(Raw Video: Attawapiskat Chief Theresa Spence receives support after Sunrise Ceremony)
By Jorge Barrera
APTN National News
OTTAWA–With the crescent moon still gleaming like an icy scar cut into the pre-dawn darkness, Attawapiskat Chief Theresa Spence walked toward the sacred fire on Victoria Island to wait for the sun on her first day of the hunger strike.
The small fire burned in an area framed by a tall fence of weather-beaten wooden poles and the Ottawa River. The gate was closed Tuesday morning and the only way in was through gaps in the fence or up from the shore of the river.
Dressed in a parka, touque and fur-lined leather mitts, Spence stood by the fire facing east, facing the river and just beyond Parliament Hill, aglow.
About a dozen people gathered with Spence around the fire for a Sunrise Ceremony held in her honour. The elder leading the ceremony ordered all recording devices turned off before he lit a bowl of sweetgrass for the cleansing to begin. Then he pressed a clump of tobacco into the bowl of a pipe he passed around, allowing only those of First Nations ancestry to draw on and smoke.
Clifford Summers, who lives in Ottawa but is from the Oneida Nation on the Thames, picked up the drum and sang a Sundance pipe song before the elder handed Spence an eagle wing.
Spence spoke about the hunger strike, about how the Canadian government was ignoring the treaties and how it was the Queen’s duty to intervene because the Crown had signed all the treaties. She says she wants to force a meeting between Prime Minister Stephen Harper, Queen Elizabeth II and First Nations chiefs.
Spence said she won’t eat another morsel of food until then.
It has been a turbulent time for Spence who returned to Attawapiskat in 2000 after spending most of her life in Moosenee, Ont. Her northeastern Ontario First Nation, which sits along the Attawapiskat River and near a diamond mine, has become synonymous with the misery that afflicts many First Nations communities across the country.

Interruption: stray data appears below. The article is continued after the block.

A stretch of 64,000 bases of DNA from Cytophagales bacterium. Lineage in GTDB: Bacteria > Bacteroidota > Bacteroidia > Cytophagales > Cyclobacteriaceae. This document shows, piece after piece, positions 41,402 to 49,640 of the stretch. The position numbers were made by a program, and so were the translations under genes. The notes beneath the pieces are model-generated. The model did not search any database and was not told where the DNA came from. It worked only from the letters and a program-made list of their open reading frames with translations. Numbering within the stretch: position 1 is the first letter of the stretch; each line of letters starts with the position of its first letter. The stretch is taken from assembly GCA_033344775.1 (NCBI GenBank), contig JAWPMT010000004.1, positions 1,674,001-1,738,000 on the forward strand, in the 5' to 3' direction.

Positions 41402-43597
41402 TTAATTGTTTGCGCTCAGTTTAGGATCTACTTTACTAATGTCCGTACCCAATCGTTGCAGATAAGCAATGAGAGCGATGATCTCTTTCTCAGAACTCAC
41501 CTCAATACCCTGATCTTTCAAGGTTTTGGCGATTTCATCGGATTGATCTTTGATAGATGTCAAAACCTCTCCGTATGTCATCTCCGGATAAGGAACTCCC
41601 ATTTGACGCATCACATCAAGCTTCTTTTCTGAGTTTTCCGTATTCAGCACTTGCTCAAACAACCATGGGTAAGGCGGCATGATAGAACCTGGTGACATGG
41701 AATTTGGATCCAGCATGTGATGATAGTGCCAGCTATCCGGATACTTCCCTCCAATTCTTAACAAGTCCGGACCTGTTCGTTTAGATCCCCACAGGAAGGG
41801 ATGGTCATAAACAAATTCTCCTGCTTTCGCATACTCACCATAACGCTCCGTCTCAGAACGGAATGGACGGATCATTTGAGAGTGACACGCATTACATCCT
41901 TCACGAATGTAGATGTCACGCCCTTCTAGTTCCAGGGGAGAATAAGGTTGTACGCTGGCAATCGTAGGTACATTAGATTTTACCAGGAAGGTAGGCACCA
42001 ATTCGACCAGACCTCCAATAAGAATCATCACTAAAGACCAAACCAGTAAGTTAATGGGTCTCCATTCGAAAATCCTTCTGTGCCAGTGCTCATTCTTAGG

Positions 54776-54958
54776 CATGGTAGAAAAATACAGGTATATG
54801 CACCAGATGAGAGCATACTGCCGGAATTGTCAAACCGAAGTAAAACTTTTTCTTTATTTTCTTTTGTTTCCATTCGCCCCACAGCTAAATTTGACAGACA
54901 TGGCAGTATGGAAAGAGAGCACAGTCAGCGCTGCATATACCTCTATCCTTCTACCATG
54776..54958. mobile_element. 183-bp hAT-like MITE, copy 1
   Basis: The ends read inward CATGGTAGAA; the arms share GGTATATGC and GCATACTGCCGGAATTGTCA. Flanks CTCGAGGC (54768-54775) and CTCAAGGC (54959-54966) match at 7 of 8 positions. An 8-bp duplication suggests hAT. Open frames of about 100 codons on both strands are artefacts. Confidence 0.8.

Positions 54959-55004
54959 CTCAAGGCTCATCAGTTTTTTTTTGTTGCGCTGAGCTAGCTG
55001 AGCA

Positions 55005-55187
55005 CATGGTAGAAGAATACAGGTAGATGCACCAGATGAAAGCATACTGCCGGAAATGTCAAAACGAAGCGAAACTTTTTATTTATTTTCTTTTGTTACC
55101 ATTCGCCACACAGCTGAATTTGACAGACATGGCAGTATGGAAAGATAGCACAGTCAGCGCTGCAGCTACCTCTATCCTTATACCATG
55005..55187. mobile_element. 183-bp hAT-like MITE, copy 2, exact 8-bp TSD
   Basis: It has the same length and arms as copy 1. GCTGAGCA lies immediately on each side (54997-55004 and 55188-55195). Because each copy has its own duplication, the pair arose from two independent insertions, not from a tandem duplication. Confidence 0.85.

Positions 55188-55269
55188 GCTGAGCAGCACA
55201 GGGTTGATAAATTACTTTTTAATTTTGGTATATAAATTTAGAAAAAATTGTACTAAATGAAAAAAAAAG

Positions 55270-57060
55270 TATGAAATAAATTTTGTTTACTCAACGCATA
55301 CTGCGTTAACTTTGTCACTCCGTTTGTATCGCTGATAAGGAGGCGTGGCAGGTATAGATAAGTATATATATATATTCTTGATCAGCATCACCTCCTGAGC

She has found herself in the national spotlight as a result of this misery which played out on television screens and on social media across the country last fall. The images of babies and children living in shacks and trailers in the teeth of a northern Ontario winter shocked the sensibilities of a nation.
Attawapiskat became a cause celebre and the Red Cross swooped in to provide aid, embarrassing the Canadian government.
And Spence paid a price. She faced the brunt of the Harper government’s attack machine which blamed her and her band council for the poverty. Aboriginal Affairs Minister John Duncan stripped the band council of its authority over finances and imposed a consultant to run Attawapiskat’s affairs. The minister’s move was eventually criticized by the Federal Court as “unreasonable.”
The government did send 22 modular homes to the reserve, but Spence said Attawapiskat still faces a housing crisis.
And so, on Monday evening, Spence ate her final meal of steak and potatoes.
“It was a good meal,” she said.
Later, she participated in a private ceremony in a home where she was given dandelion root and bear root to use during her hunger strike.
She carried other gifts Tuesday morning including a long braid of sweetgrass she received from a supporter and a cloth-wrapped bundle she received from the wife of Assembly of First Nations National Chief Shawn Atleo. She also received tobacco in a red cloth bag from the RCMP who will be monitoring her hunger strike closely.
Her five daughters, who range in age from 13 to 33, will also be watching, she said.
“They had tears in their eyes when I talked to them,” said Spence, in an interview after the ceremony. “Once they understood it they gradually accepted what I was doing and the risk.”
Spence said she plans to spend most of her time on Victoria Island in a teepee warmed by a fire stoked by volunteers around the clock.
She’s also planning to regularly visit Parliament Hill from noon to 1 p.m. to greet people and speak to the press if she has the strength.
Spence said she’s healthy and ready for the hardship of hunger. She recently underwent surgery to remove her uterus and Spence said she has also been fighting burnout from her job as chief.
“I am pretty healthy right now,” she said.
By the time the sun had consumed the last remnants of dawn, Spence, accompanied by two RCMP officers, walked to a waiting idling minivan to warm up.
Spence knows hunger will soon settle in next to her, be her closest companion.
She said not to worry.
“I’ll be okay,” said Spence.